Modular Handgun System Update: Army Lays Out Plan to Replace M9 Pistol

Photo by Jeff Rose

The U.S. Army has worked towards replacing its current service handgun — the Beretta M9 — for several years, but now it has released a new official draft solicitation detailing specific plans for the replacement process.

On June 17, the Army released a new draft solicitation on the Federal Business Opportunities website that laid out the service's plans to replace the M9 with the Modular Handgun System (MHS) by 2018. Army officials intend to begin the competition next year and eventually award a contract to a single gun manufacturer for 280,000 new pistols.

The new draft solicitation explains the Army's latest proposed competition schedule, procedures and requirements for the XM17 Modular Handgun System (MHS). These have all been modified following industry feedback and the decision of the Department of Defense (DOD) to allow the use of special purpose ammunition.

The draft gives the industry a final chance to provide feedback on the new strategy prior to the Army's release of the final draft solicitation. The Army also intends to hold another industry day — its fourth for this project — on July 7-8 at New Jersey's Picatinny Arsenal.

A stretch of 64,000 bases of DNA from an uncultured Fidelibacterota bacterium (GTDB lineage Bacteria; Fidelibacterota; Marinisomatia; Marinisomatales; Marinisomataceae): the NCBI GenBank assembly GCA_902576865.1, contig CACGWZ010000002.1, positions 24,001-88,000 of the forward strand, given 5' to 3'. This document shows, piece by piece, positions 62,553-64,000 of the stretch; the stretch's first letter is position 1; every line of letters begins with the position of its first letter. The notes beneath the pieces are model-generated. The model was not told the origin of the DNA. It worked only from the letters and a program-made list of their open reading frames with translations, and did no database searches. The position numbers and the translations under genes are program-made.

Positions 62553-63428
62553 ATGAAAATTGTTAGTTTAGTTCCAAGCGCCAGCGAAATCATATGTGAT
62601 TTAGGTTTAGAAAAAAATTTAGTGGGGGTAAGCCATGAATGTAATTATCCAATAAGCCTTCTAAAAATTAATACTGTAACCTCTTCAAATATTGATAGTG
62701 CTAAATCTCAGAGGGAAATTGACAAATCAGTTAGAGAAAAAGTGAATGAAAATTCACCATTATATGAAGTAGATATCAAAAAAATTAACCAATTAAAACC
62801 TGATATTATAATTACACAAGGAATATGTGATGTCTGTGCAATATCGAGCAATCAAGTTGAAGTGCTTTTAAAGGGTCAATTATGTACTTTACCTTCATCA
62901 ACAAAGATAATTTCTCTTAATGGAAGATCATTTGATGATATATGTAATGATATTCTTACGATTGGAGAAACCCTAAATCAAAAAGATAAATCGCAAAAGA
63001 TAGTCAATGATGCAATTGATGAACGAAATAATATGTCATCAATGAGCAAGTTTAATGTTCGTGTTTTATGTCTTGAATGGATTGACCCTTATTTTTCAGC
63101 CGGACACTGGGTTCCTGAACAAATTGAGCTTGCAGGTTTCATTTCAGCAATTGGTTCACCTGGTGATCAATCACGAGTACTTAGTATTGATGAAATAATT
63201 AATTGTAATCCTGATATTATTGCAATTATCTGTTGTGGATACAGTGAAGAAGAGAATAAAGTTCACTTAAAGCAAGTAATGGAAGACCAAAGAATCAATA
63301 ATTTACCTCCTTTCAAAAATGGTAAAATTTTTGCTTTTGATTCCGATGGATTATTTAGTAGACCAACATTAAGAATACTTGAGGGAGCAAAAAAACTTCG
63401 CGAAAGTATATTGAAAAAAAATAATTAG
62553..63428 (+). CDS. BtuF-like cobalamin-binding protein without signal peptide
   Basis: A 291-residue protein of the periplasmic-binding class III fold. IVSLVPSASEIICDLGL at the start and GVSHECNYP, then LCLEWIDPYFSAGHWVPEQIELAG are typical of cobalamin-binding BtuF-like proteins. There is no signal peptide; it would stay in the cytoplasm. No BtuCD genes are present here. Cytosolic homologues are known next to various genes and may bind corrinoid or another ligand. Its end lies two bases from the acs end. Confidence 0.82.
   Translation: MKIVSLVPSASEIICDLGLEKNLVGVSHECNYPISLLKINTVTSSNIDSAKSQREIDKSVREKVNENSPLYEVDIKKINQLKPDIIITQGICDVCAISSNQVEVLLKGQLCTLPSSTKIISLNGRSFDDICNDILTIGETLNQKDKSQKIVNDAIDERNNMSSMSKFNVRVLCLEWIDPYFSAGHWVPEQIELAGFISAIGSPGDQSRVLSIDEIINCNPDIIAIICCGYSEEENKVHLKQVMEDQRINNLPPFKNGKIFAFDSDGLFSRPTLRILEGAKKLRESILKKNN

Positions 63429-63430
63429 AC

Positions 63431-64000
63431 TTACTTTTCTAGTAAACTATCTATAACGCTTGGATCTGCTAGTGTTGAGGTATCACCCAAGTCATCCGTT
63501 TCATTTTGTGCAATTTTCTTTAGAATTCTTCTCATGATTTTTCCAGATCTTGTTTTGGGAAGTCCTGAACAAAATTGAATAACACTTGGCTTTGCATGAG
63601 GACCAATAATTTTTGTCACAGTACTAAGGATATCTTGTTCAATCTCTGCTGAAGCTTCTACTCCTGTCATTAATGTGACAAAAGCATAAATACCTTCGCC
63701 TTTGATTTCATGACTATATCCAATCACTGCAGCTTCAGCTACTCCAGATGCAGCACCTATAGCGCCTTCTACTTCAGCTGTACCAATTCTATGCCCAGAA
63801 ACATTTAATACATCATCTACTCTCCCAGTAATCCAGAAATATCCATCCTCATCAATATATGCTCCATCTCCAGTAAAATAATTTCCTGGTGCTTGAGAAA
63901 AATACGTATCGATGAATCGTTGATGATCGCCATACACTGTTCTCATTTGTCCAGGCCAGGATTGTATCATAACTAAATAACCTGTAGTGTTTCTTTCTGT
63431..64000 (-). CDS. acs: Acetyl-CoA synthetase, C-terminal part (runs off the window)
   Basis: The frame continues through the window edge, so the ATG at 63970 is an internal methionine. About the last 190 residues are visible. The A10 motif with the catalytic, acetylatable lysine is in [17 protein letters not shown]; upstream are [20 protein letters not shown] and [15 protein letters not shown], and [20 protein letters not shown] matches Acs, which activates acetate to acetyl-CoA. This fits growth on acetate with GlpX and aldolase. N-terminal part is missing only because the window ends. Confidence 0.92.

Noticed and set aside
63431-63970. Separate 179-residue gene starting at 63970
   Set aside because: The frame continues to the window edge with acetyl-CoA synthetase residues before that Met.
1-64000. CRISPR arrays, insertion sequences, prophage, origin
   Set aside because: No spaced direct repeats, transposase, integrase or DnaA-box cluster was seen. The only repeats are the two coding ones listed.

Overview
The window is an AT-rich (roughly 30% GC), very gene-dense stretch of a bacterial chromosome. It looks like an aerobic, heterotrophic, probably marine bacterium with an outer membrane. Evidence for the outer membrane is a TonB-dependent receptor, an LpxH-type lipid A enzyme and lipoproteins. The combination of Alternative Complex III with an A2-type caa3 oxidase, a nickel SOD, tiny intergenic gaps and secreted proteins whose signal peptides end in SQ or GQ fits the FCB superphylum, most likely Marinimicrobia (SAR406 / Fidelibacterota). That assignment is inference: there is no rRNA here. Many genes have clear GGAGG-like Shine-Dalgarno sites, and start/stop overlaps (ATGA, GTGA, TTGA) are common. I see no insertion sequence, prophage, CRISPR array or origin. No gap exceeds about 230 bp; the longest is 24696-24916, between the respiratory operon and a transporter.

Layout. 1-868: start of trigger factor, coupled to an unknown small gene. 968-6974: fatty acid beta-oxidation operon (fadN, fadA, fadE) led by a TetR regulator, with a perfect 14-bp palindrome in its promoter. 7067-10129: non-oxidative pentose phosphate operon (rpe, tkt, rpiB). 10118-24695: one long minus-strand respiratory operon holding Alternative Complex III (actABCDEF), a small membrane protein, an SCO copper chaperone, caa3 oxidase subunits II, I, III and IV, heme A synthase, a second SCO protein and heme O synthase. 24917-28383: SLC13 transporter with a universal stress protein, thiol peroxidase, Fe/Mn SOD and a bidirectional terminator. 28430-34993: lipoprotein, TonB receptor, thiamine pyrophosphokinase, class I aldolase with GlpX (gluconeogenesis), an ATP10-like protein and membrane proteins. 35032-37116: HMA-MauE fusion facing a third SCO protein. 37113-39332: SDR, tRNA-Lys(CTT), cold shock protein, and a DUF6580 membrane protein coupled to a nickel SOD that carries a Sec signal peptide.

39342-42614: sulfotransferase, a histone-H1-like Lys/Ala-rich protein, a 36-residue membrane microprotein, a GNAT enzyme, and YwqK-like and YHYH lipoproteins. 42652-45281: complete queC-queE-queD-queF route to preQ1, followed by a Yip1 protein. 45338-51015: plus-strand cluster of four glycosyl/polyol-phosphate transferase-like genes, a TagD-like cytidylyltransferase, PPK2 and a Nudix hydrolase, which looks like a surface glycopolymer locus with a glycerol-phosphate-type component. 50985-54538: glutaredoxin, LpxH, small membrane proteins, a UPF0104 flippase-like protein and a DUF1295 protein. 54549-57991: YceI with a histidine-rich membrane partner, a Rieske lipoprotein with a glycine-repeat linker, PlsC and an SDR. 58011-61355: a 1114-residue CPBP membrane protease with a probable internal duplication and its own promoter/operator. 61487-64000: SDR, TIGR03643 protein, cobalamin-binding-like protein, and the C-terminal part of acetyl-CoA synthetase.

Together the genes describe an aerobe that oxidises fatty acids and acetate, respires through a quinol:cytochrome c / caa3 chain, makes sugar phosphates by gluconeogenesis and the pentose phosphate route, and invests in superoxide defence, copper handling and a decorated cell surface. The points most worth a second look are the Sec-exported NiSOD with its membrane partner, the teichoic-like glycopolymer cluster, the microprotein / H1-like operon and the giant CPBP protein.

The plans report that the Army will unveil its final draft in a year and then select its new handgun through a full and open competition.

"We expect to release the final solicitation in 2016," Program Manager for Soldier Weapons, Colonel Scott Armstrong said. "This will be followed [by] a phased down-select process that will run through 2017."

"When all is said and done," Armstrong said, "the XM17 will provide Warfighters with greater accuracy, target acquisition, ergonomic design. The new handgun will also be more reliable, durable and easier to maintain."

Each vendor, or manufacturer, will be able to submit two separate handgun proposals with different calibers for testing.

"Vendors must submit mature designs that are production ready," Armstrong said. "They are free to select a caliber that best meets the XM17 requirements."

The current plans outlined in the new solicitation draft call for the Army to purchase 7,000 compact versions of the new handgun in addition to the 280,000 standard models. Other branches of the military participating in the MHS program will be able to order a further 212,000 handguns, which would bring the total up to nearly half a million.

The Beretta M9 has been the U.S. Army's standard service handgun since 1985 but has faced criticism throughout its tenure. Recently, Beretta produced the M9A3 variant as a possible upgrade to the M9 that would meet several of the MHS requirements, but the Army rejected the company's offering.

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